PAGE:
Since 2011 we have been leading a collaboration of researchers that aims to accelerate the computer-driven materials revolution. We call it the Materials Project. The goal is to build free, open-access databases containing the fundamental thermodynamic and electronic properties of all known inorganic compounds. To date, we have calculated the basic properties (the arrangement of the crystal structure, whether it is a conductor or an insulator, how it conducts light, and so on) of nearly all of the approximately 35,000 inorganic materials known to exist in nature. We have also calculated the properties of another few thousand that exist only in theory. So far some 5,000 scientists have registered for access to the database containing this information, and they have been using it to design new materials for solar cells, batteries, and other technologies.

We are not the only ones pursuing this approach. A consortium of researchers led by Stefano Cortarolo of Duke University has calculated tens of thousands of alloy systems; their research could yield lighter, stronger car frames, structural beams for skyscrapers, airplane skins, and so on. The Quantum Materials Informatics Project, which consists of researchers at Argonne National Laboratory, Stanford University and the Technical University of Denmark, has been using high-throughput computing to study catalytic processes on metal surfaces, which is particularly useful in energy research.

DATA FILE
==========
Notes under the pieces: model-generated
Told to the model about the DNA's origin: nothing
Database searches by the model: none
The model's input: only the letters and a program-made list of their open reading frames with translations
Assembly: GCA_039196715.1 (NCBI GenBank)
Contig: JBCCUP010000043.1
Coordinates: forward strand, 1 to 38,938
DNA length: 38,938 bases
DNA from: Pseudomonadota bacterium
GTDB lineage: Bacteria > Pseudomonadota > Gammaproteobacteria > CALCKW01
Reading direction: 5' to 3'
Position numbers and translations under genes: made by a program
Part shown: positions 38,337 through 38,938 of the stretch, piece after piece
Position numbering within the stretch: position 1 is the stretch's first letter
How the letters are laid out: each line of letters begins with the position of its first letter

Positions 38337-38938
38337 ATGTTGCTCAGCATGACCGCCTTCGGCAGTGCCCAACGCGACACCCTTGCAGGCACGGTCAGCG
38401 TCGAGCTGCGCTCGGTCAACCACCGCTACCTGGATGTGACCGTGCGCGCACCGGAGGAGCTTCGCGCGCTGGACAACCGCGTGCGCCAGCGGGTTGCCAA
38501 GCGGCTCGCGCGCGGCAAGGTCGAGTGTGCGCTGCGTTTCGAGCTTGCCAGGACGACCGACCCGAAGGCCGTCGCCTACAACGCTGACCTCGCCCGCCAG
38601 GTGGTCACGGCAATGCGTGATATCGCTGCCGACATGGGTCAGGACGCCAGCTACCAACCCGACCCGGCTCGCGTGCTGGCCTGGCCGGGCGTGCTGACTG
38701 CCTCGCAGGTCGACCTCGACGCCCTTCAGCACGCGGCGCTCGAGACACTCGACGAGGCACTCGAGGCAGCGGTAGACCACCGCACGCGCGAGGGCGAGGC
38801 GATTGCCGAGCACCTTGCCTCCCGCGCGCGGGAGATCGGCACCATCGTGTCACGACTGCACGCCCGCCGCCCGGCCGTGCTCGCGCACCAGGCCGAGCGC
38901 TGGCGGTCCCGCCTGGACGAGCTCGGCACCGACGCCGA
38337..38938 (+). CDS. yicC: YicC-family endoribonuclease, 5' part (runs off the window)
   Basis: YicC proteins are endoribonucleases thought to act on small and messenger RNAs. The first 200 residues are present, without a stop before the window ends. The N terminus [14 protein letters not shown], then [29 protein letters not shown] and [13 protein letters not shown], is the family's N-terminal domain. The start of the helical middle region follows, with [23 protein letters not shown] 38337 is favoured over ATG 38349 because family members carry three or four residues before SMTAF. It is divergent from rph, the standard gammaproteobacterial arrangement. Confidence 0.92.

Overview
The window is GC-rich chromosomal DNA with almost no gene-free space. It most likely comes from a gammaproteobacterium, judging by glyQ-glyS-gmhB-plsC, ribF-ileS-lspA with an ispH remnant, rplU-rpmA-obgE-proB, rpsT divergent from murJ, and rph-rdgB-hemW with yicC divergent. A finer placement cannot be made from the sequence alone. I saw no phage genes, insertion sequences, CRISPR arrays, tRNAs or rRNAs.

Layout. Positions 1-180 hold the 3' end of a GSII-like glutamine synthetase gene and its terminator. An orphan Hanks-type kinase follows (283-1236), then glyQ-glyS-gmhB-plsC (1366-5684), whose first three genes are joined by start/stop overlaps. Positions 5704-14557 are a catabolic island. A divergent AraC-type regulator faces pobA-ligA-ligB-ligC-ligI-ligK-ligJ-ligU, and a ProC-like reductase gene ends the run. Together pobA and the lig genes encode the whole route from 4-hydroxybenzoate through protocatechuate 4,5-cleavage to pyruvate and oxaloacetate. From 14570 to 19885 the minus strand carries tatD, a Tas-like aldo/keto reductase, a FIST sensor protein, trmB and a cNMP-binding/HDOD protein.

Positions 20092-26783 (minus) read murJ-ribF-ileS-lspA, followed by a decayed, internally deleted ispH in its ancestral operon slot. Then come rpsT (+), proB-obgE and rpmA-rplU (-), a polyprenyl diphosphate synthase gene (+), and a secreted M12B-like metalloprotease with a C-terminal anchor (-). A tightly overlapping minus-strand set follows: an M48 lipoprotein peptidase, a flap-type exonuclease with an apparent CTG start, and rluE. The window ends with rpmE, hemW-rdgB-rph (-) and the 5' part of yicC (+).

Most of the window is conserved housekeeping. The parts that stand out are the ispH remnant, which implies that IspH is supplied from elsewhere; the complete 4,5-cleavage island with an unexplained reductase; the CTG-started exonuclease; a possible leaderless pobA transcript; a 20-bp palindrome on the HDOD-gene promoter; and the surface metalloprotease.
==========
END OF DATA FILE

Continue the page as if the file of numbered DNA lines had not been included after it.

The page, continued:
In the very near future, materials scientists will use high-throughput computing to design just about everything. We believe that this will lead to technologies that will reshape our world—breakthroughs that will transform computing, eliminate pollution, generate abundant clean energy and improve our lives in ways that are hard to imagine today.

The Materials Genome

The modern world is built on the success of materials science. The advent of transparent, conductive glass led to the touch screens on our smartphones. The reason those phones can beam information around the world at the speed of light is that materials scientists found a way to make glass free of impurity ions, enabling fiber-optic communications. And the reason those phones last a full day on a charge is because in the 1970s and 1980s, materials scientists developed novel lithium-storing oxide materials—the basis for the lithium-ion battery.